The International Brotherhood of Electrical Workers (IBEW) Local 103 in Dorchester, MA is doing a good thing, but if they cheated just a little, they could do so much better.
The IBEW training center is conveniently located next to Interstate 93, just south of Boston, and in plain view of about 180,000 vehicles per day (according to interstate-guide.com). The union capitalized upon its advantageous location by erecting a wind turbine to symbolize support for renewable energy. I commute past the turbine every day, and I’ve noticed that it is not spinning a significant portion of the time.
While the turbine certainly generates public awareness, I question whether it adequately generates electricity.
The turbine’s location next to the highway and the IBEW building reduces unobstructed access to wind. To determine whether the system is well-sited, I used the IBEW’s turbine data and the manufacturer’s specifications to calculate the “capacity factor”. The American Wind Energy Association (AWEA) defines this quantity as actual energy output divided by the theoretical output at rated power for a year. Depending on my assumptions, I obtain a capacity factor ranging from 7% to 24%. (As a renewable energy advocate, I would like to be wrong about this observation. So, I encourage you to check my calculations and write in if you feel I’ve erred.)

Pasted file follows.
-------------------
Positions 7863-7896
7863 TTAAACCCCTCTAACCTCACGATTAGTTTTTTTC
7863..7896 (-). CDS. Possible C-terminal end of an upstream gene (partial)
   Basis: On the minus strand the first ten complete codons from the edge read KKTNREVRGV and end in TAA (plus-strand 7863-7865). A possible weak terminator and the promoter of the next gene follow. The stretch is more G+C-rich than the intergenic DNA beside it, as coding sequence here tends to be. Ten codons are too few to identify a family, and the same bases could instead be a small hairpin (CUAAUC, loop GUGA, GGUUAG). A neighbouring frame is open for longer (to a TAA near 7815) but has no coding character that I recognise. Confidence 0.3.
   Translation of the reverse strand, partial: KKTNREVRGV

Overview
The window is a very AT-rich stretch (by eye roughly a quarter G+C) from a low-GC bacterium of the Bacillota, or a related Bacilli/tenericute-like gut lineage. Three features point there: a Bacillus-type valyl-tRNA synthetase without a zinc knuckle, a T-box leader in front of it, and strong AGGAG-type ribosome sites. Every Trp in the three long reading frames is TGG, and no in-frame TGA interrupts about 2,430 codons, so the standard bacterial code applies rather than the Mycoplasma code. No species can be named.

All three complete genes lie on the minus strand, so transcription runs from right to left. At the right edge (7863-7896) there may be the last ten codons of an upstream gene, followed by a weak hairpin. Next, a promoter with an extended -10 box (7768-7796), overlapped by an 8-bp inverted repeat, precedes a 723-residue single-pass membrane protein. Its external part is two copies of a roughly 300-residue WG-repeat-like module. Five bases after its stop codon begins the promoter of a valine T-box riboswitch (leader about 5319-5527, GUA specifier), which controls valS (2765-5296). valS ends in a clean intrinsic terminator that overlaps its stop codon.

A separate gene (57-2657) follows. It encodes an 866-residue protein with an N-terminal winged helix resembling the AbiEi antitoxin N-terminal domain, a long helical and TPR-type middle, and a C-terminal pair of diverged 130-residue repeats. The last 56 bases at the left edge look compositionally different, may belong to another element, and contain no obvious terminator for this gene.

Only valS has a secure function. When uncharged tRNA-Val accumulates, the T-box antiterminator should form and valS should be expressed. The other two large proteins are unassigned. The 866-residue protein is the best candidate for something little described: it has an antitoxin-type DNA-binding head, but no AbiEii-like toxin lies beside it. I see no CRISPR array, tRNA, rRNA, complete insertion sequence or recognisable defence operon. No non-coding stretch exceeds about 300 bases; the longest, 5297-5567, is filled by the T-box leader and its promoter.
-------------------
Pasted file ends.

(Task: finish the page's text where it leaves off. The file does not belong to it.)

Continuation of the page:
AWEA suggests that a capacity factor of 25% to 30% is “reasonable” for a wind turbine. 40% would be “very good”. Even under the most optimistic assumptions, the IBEW turbine does not stand up to the breeze. If the turbine is not perpetually spinning, what message does this symbol actually impart to the more than a quarter-million commuters passing it each day?
Although it chills every renewable energy fiber in my body, I have an unorthodox suggestion for the IBEW: make that wind turbine spin 24-7. You read me correctly. Calculations prove that the turbine is more of a publicity stunt than a bona fide renewable energy installation. As such, electrons should be pumped up to that generator to turn those blades whenever there is not enough wind to do so, even if the system runs at a net energy deficit.
In this instance, bolstering the public’s positive perception of wind energy outweighs the few extra kilowatt-hours required to keep the renewable energy torch burning.